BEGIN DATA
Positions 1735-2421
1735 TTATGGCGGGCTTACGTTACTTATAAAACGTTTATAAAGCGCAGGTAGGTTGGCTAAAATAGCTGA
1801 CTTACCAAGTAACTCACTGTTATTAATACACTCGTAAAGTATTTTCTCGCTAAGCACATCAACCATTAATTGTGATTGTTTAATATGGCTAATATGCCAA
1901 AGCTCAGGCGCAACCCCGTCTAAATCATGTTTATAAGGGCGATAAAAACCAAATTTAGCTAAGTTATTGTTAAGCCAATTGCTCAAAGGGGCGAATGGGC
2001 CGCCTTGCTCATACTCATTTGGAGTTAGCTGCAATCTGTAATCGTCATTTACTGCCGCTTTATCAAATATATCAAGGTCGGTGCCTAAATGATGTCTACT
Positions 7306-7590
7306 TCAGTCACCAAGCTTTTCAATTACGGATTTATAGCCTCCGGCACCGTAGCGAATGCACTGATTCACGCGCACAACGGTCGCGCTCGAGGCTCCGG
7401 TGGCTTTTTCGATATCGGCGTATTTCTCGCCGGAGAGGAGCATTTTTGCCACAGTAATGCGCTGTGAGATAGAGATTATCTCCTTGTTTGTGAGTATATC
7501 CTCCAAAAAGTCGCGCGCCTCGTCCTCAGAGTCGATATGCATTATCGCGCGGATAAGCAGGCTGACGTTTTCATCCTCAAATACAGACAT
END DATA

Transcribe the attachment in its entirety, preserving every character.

Positions 1735-2421
1735 TTATGGCGGGCTTACGTTACTTATAAAACGTTTATAAAGCGCAGGTAGGTTGGCTAAAATAGCTGA
1801 CTTACCAAGTAACTCACTGTTATTAATACACTCGTAAAGTATTTTCTCGCTAAGCACATCAACCATTAATTGTGATTGTTTAATATGGCTAATATGCCAA
1901 AGCTCAGGCGCAACCCCGTCTAAATCATGTTTATAAGGGCGATAAAAACCAAATTTAGCTAAGTTATTGTTAAGCCAATTGCTCAAAGGGGCGAATGGGC
2001 CGCCTTGCTCATACTCATTTGGAGTTAGCTGCAATCTGTAATCGTCATTTACTGCCGCTTTATCAAATATATCAAGGTCGGTGCCTAAATGATGTCTACT
Positions 7306-7590
7306 TCAGTCACCAAGCTTTTCAATTACGGATTTATAGCCTCCGGCACCGTAGCGAATGCACTGATTCACGCGCACAACGGTCGCGCTCGAGGCTCCGG
7401 TGGCTTTTTCGATATCGGCGTATTTCTCGCCGGAGAGGAGCATTTTTGCCACAGTAATGCGCTGTGAGATAGAGATTATCTCCTTGTTTGTGAGTATATC
7501 CTCCAAAAAGTCGCGCGCCTCGTCCTCAGAGTCGATATGCATTATCGCGCGGATAAGCAGGCTGACGTTTTCATCCTCAAATACAGACAT